Hollywood Playbook: Tuesday's Top 5 News Items
Marvel's Auteur Approach
About halfway through "Captain America: The Winter Soldier" I was startled by what I was watching. The whole movie was so wonderfully different from the over-CGI'd, heavy-on-mythology, humdrum Marvel films that had come before (including the first "Captain America") -- so different, it felt like a renegade, like it wasn't part of the franchise.
From the looks of it, this isn’t a fluke. "Guardians of the Galaxy" hits theatres this August, is part of the Marvel Universe, and looks even further outside the Marvel brand than the stripped-down "Winter Soldier":
"Guardians" writer/director is James Gunn, and he definitely brings along his own style and sensibility.
Next summer we get Marvel's "Ant-Man," which stars Paul Rudd and is directed by Edgar Wright of "Shaun of the Dead" fame.
Wright co-wrote the screenplay and is another director with his own distinctive voice and style.
Before the steam ran out (and it was going to), the Marvel suits have wisely tuned their films over to distinctive, off-beat directors.
Markos Calls Me Nick, Thinks the Left Won the Culture War Cuz Sex, Obviously Hasn't Seen 'Captain America 2'
Markos of Daily Kos thinks the Left has won the culture war.
Not by a long shot.
But he's also wrong about my first name and "Captain America: The Winter Soldier":
Liberal social values are deeply embedded in our culture, from pretty much everything on TV outside the Christian channels at the fringe of the channel lineup, to any movie of note. In that Breitbart link above, Nick Nolte waxes about God's Not Dead, an indie Christian film that has grossed $41 million on a production budget of $2 million. Good job! Then again, it's a blip. Captain America has grossed nearly half a billion in 10 days, with its overtly civil-libertarian and anti-neocon message. I mean, Captain America is saying that a fear-based (read: Republican) foreign policy is not the "American Way."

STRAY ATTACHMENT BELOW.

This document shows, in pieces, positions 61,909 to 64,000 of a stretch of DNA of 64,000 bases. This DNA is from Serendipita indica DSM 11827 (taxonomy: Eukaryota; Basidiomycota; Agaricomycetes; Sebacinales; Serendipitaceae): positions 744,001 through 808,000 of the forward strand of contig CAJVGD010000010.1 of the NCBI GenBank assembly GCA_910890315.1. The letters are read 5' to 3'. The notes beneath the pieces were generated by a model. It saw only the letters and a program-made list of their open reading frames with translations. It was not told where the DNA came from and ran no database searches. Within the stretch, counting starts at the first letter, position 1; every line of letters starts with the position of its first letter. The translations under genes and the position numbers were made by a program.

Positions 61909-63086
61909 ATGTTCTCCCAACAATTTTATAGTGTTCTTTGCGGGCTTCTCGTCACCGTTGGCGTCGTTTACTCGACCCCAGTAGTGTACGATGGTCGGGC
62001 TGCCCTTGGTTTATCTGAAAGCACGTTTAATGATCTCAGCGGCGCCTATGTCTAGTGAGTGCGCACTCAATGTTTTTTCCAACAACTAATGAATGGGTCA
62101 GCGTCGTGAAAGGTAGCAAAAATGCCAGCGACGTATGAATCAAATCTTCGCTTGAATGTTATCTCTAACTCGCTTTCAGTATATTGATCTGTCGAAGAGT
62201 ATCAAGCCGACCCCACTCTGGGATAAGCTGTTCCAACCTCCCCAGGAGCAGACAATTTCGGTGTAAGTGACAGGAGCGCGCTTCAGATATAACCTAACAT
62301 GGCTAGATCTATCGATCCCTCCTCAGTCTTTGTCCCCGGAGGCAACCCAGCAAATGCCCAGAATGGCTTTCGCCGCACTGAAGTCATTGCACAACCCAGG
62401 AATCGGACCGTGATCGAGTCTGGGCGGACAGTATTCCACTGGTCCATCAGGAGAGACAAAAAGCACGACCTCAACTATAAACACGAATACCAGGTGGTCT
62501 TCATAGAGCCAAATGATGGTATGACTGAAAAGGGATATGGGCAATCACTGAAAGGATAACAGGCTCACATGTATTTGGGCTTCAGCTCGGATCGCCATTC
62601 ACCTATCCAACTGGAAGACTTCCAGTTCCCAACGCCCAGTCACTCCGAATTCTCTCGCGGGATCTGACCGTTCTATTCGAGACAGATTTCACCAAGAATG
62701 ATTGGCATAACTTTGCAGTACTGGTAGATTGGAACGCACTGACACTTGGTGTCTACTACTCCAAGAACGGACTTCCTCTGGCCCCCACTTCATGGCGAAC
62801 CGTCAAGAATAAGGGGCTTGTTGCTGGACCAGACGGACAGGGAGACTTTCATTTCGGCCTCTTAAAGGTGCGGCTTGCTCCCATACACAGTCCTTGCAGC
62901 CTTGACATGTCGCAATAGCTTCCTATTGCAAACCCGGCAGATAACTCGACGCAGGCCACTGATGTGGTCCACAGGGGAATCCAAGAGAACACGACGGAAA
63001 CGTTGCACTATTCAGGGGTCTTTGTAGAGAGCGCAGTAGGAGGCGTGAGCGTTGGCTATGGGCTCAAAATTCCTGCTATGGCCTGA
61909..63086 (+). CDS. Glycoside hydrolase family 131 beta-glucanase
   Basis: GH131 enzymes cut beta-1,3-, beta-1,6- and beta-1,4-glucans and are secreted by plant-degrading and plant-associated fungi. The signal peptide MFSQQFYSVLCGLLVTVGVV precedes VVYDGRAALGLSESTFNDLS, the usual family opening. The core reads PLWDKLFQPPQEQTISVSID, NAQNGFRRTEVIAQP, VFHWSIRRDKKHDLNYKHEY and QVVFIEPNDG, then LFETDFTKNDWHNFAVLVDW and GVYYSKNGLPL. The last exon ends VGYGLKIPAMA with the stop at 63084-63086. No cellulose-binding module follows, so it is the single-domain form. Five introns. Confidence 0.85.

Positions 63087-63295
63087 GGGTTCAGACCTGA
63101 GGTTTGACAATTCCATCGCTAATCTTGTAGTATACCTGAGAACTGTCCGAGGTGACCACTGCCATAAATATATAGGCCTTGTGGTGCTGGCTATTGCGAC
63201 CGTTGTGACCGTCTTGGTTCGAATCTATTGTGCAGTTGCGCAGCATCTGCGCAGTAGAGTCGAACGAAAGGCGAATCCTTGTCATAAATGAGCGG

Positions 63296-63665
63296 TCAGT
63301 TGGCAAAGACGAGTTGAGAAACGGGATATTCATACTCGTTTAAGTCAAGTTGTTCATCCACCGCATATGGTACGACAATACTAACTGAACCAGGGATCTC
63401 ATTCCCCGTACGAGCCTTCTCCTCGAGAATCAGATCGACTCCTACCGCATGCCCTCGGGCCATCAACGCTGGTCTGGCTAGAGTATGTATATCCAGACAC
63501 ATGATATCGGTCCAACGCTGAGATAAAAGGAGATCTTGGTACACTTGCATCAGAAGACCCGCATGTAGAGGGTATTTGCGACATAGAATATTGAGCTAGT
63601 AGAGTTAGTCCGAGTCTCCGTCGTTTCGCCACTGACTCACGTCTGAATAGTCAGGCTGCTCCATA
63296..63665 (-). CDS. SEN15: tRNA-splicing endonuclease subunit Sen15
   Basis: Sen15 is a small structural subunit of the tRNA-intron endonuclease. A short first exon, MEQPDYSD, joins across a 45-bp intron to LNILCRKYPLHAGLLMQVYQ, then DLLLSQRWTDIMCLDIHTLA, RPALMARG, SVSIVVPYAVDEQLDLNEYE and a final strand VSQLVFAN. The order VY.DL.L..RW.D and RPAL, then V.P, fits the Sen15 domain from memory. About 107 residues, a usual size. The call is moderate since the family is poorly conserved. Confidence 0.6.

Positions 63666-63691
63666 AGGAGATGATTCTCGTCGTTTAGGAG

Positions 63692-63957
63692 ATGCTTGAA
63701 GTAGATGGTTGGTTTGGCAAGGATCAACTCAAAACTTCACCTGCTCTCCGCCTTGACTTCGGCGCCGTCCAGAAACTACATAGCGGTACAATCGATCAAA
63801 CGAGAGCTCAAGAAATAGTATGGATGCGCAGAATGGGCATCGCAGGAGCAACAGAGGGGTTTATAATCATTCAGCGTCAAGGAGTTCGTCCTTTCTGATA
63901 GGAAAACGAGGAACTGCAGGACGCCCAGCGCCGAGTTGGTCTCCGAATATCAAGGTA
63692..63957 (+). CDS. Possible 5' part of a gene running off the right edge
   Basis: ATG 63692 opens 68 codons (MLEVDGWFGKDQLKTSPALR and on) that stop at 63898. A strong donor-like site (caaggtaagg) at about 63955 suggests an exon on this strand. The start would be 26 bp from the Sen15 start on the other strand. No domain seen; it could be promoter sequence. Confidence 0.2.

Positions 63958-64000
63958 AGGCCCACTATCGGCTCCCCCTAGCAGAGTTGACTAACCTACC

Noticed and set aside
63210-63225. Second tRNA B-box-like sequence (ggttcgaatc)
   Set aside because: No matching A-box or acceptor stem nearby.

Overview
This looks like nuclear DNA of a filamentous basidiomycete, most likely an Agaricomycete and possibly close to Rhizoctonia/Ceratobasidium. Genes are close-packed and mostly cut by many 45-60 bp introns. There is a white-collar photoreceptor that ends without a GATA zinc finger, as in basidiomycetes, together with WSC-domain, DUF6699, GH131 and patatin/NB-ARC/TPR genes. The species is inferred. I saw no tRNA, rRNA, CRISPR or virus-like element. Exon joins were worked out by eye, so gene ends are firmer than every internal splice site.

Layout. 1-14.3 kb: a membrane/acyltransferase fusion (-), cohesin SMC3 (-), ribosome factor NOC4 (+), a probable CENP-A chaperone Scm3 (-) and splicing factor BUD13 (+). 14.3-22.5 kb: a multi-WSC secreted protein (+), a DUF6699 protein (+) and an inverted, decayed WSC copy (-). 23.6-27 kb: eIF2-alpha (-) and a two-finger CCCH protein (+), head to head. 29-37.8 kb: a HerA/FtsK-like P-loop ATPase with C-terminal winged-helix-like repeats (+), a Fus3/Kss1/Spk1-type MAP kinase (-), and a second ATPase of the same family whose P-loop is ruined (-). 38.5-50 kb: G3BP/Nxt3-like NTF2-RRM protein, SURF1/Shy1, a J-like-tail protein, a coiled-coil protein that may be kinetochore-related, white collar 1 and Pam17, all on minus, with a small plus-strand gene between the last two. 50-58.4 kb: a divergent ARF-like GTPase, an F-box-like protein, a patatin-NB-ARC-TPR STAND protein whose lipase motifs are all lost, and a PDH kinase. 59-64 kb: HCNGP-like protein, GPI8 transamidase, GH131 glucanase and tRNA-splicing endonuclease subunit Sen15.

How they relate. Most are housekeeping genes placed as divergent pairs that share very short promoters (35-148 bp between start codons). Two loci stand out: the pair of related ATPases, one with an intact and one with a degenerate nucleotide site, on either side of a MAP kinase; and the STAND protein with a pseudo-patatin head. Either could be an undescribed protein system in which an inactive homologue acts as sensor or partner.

Unless, Markos wants to convince himself that Obama is some kind of neocon, he should probably watch the movie again.
I mention this in a longer piece, but Markos celebrating this as the left's big culture war win says so much:
For a crowd that flinches at any notion of sex, it's gotta be impossible to escape sexual imagery, from advertising to media to Miley Cyrus' latest whatever-the-hell she is doing.
Women exploiting themselves is commonplace now. Well done, libs.
Former "Tonight Show" Head Writer: Colbert Is a Lousy Business Model
Raymond Siller is a former head writer for "The Tonight Show Starring Johnny Carson" and has even written for Breitbart News on occasion. Today he has an editorial in The Wall Street Journal that looks at the state of Late Night in general and Stephen Colbert in particular:
Still, the choice of Mr. Colbert is a strange business model for CBS. Gallup calibrates 38% of Americans as conservatives, 34% as moderates, and 23% as liberals. Friends who know Mr. Colbert, even some conservatives, tell me he's a good human being. But if he doesn't widen his appeal beyond those who lean strongly left, CBS will be writing off a large part of its potential audience. Carson hit the advertisers' sweet spot with a broad appeal to all consumers. It's a misnomer that comedians are rebels. At least not the successful ones who reflect the views of their fans.